Advent reviews: Quarriors

Dominion brought the deckbuilding genre into the world of card games. Well, the inventers of Quarriors thought dice games should get in on the action. The result is a game that is light and silly where Dominion is deep and lean. Too bad the inventors had a fetish for the letter Q.

What kind of game is this?

In Quarriors, you’re building a pool of dice. Each turn, you draw six dice from your dice bag and roll them. All the dice are special Quarriors dice, of which there is 13 different kinds in any given game of Quarriors: Three representing spells, seven creatures and three basic dice.

Each side of a die gives a certain effect. A creature might have sides that allow you to summon a level 1, 2 or 3 version of the creature, two that give you “quiddity” (magical energy), and one that gives you some other effect.

You use quiddity to “capture” (buy) dice from the the “wild” (the common display), and to “summon” creatures in order to activate them, let them deal damage to other players’ creatures and stay in front of you in the hopes of scoring points next time it’s your turn.

If a creature survives until it’s your turn again, you can score it, earning points according to what it kind of creature it is, and you may “cull” a die – that is, remove it from your pile of dice. An “advanced” version that I would recommend playing with changes this rule, so that you must cull a die to score it.

The first player to a certain number of points wins.

How many people should you play this with?

Good question. I have most often played this game two people, but particularly with the “Quartifacts” expansion, I think it might be even more fun with more people.

What do I think of this game?

So, first things first. Quarriors, quiddity, quartifacts, quarmageddon – do I need to go on? The people who made this game have an obsession with making everything start with “qu”. All, right, fair enough, that’s their call. I personally get sick of it after a while. It doesn’t break an otherwise enjoyable game, but it annoys me when I’m looking at the game – it strikes me as a kind of “noise” that I have to ignore in order to enjoy the game.

And I do enjoy this game. It plays quickly, and it has a very whimsical, wild feeling to it. I compared it to Dominion earlier, but while certain core mechanics are modelled off what Dominion does, this plays nothing like that game. Where dominion can  be a very thinky and strategic game, this game is just about getting out there, rolling some dice and doing the best with whatever you rolled.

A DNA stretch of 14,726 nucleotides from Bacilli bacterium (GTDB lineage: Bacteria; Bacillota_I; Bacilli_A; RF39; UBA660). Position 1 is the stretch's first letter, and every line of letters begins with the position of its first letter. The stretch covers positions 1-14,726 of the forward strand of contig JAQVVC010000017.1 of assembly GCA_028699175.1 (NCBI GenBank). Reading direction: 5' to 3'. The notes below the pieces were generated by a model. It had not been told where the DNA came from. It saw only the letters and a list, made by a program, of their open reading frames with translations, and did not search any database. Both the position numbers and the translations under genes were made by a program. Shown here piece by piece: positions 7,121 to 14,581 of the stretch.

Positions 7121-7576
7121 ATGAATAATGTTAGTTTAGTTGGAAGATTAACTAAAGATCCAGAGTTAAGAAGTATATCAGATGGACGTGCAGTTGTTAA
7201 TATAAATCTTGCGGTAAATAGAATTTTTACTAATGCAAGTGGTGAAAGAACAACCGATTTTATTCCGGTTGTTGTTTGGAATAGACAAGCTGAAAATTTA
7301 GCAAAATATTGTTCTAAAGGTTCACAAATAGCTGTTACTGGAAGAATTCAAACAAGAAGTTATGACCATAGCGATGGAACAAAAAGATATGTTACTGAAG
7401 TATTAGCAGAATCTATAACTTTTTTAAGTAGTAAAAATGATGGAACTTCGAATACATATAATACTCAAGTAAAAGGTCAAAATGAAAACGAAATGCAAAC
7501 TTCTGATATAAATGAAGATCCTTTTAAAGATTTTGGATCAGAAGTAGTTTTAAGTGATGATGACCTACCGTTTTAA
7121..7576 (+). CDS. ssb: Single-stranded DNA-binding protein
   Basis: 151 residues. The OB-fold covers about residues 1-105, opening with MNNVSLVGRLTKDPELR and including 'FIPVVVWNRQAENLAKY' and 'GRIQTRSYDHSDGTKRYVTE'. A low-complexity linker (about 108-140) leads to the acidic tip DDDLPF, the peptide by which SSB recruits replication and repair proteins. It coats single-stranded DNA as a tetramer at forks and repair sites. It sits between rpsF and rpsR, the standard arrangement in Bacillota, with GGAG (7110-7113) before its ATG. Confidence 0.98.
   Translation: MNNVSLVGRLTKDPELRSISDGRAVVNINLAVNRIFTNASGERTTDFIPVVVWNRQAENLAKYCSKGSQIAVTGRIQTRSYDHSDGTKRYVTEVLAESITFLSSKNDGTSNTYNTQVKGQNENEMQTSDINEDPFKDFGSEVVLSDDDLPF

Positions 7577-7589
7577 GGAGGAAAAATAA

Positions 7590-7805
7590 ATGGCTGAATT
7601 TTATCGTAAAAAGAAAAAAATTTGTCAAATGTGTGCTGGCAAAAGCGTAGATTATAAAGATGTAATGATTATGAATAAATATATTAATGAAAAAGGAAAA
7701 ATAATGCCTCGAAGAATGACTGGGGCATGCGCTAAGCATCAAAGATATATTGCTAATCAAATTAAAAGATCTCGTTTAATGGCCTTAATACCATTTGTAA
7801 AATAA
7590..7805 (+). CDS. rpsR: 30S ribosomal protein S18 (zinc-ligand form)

That can also be seen as a weakness in the game: most of the time, it is pretty obvious what your best move is. This is alleviated a bit with the two advanced rules that are presented in the expansion rules, as this adds a few more strategic decisions.

But all in all, this is a game for quick, fast paced fun, and not for engine building and strategising. As a matter of fact, engine building is alsmost completely impossible – not only must you draw the right dice together, you must also roll the right faces. This means that you can’t really rely on chaining specific effects on specific dice.

One gripe I have is with the cards. Each type of die comes with three or four different cards. This means that you can play with one of three different versions of the same creature, getting the most out of the most expensive part of the game: the dice. Unfortunately, the cards have the same piece of artwork, and the names are almost identical. This means that it’s almost impossible to remember which of the different versions of the card you played with before.

All in all, a good game that we have played many a time here when we haven’t had the mental energy for a game of Dominion.

A few interesting things to note

  • Just as trashing is an important aspect of Dominion, culling is a very important aspect of this game. The difference between being allowed to cull any kind of die (say, a basic quiddity die) and being required to cull the die you score has a huge impact on game scoring. Being able to cull weak dice when you score means the person who scores will be more likely to good dice in the future, creating a snowball effect that allows a player to widen their lead once they have it. Being forced to cull your good dice when you want to score points for them makes it a strategic decision whether to keep it and use it later or cull it and get the points, plus it means that scoring points will slow you down.
  • The Quartifacts expansion adds quests, which are an alternative way to earn points. I would really recommend this expansion, as it adds yet another strategic element to the game that I really like.
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